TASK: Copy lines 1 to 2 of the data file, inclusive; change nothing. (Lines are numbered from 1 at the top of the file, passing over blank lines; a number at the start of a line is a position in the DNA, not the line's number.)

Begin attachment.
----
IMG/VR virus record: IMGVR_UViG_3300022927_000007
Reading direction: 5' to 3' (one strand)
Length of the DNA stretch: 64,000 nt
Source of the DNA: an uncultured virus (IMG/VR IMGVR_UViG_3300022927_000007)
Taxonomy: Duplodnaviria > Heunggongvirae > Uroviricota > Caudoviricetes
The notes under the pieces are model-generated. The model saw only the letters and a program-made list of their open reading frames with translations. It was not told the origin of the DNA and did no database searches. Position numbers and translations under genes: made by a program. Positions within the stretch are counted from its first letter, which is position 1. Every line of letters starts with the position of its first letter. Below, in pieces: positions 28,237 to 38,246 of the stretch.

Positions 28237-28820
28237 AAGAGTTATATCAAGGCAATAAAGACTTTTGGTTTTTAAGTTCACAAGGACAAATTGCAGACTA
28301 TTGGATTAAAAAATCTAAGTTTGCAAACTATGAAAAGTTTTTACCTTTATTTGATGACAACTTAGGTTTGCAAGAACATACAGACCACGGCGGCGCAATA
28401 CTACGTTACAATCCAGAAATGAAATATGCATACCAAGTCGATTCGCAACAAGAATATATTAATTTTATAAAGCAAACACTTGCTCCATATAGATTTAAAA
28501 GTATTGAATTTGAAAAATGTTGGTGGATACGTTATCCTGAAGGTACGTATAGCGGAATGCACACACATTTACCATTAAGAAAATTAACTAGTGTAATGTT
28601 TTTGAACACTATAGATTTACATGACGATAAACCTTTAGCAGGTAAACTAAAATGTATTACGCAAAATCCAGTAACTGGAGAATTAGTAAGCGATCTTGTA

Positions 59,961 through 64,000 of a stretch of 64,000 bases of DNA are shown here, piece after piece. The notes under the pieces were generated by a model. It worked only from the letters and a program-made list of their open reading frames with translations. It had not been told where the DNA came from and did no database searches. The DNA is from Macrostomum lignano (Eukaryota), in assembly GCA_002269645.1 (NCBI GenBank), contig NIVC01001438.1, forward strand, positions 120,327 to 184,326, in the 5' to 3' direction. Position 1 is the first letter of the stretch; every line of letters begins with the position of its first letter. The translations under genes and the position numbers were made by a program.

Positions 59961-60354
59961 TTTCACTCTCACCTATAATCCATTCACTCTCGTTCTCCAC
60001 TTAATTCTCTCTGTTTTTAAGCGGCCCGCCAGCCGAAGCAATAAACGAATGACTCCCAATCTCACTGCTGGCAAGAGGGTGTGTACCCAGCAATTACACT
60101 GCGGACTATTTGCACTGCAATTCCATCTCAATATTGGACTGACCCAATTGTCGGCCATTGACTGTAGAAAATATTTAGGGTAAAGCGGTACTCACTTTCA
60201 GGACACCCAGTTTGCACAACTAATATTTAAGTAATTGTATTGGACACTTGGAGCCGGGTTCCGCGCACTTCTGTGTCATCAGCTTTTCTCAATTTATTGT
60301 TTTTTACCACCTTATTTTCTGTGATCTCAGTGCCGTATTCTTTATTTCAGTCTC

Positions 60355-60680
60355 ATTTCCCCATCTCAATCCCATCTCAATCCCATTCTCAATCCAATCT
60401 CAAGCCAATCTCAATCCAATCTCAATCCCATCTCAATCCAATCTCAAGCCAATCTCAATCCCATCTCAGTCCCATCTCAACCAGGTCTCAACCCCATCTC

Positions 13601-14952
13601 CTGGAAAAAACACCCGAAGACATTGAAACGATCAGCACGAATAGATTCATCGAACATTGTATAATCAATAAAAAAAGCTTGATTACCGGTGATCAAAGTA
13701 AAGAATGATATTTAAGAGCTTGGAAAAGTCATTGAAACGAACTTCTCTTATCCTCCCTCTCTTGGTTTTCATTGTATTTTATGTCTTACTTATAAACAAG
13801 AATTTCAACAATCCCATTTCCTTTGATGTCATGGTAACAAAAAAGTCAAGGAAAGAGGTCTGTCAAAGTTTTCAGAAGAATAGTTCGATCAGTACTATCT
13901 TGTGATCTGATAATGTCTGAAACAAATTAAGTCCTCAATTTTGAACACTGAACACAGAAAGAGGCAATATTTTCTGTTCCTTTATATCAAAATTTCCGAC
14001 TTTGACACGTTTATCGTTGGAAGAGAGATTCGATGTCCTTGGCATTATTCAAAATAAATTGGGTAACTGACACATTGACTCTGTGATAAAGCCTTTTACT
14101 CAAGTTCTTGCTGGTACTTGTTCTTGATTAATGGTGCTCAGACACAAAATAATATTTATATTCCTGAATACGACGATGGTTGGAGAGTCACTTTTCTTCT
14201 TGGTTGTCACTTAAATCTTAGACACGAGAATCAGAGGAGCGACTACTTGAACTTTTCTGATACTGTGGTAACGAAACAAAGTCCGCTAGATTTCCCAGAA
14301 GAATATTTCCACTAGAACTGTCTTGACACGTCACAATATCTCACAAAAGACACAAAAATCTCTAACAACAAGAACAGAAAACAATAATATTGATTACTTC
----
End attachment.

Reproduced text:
IMG/VR virus record: IMGVR_UViG_3300022927_000007
Reading direction: 5' to 3' (one strand)